Compared to what they would pay themselves, most consumers overestimate what others are willing to pay for products, according to a new study in the Journal of Consumer Research. And that holds true for a large range of items, both real and imaginary.
“People typically overestimate the average willingness to pay in a population, and correspondingly, typically believe that others — even a specific person sitting next to them — will pay more,” writes author Shane Frederick (Yale University). Frederick found that the average MBA student in his class was willing to pay $27 for the DVDs of the first four seasons of the “Sopranos,” but on average those same students estimated that other people would pay $40.
In another experiment, Frederick randomly assigned students to partners and had them bid on items and estimate others’ bids. Seventeen out of twenty-one students predicted that the other person would bid more than they themselves would.
“The documented bias appears to hold for all goods,” Frederick writes. “It was found not just for DVDs, but also for chocolate truffles, books, teddy bears, sporting goods, iPhones, artwork, and even hypothetical or imaginary goods such as a trip to the moon or a magic pill that confers the ability to speak French.”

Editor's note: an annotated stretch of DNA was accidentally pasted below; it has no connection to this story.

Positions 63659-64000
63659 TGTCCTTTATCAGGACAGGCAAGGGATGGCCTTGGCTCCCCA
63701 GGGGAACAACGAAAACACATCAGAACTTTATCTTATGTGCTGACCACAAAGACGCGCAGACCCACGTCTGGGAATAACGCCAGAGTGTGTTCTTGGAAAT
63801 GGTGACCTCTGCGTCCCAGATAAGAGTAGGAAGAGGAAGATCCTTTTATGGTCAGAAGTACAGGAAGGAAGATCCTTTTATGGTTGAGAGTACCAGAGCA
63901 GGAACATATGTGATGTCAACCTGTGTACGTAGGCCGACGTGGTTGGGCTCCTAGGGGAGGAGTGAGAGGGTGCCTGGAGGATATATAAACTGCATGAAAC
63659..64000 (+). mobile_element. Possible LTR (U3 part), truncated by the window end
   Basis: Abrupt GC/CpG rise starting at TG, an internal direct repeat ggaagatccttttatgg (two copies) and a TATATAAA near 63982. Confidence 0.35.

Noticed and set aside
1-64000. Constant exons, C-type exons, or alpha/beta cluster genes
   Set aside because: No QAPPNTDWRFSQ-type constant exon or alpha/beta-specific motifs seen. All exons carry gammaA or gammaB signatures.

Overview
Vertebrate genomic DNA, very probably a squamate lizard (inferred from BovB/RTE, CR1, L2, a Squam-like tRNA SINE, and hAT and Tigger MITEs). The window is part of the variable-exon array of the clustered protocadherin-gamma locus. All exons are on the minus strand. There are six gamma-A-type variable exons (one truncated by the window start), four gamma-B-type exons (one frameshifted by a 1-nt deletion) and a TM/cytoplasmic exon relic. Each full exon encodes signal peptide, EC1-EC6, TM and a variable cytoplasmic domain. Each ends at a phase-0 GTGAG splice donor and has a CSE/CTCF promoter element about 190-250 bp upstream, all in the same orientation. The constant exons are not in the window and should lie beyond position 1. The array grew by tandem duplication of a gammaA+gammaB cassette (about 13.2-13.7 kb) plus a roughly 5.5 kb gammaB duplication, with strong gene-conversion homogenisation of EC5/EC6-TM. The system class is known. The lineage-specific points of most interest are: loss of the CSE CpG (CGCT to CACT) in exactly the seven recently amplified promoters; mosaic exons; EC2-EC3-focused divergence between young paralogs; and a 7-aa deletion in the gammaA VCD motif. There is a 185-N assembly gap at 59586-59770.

The author found an average (and robust) bias of +40 percent, which held across a wide range of undergraduates, MBAs, respondents to an online survey broadly representing the U.S. population, and summer picnickers in Boston.
The bias disappears when valuations are measured by non-monetary payments (such as the number of pencils one would be willing to sharpen to acquire a good). The author believes this signifies that many people fail to appreciate others’ feelings about spending money.
This overvaluing bias may lead to a tendency for sellers to set prices too high, or for difficulty in negotiation when consumers and sellers have disparate valuations, the author concludes.
Shane Frederick. “Overestimating How Much Others Will Pay for Goods.” Journal of Consumer Research: June 2012 (published online September 17, 2011).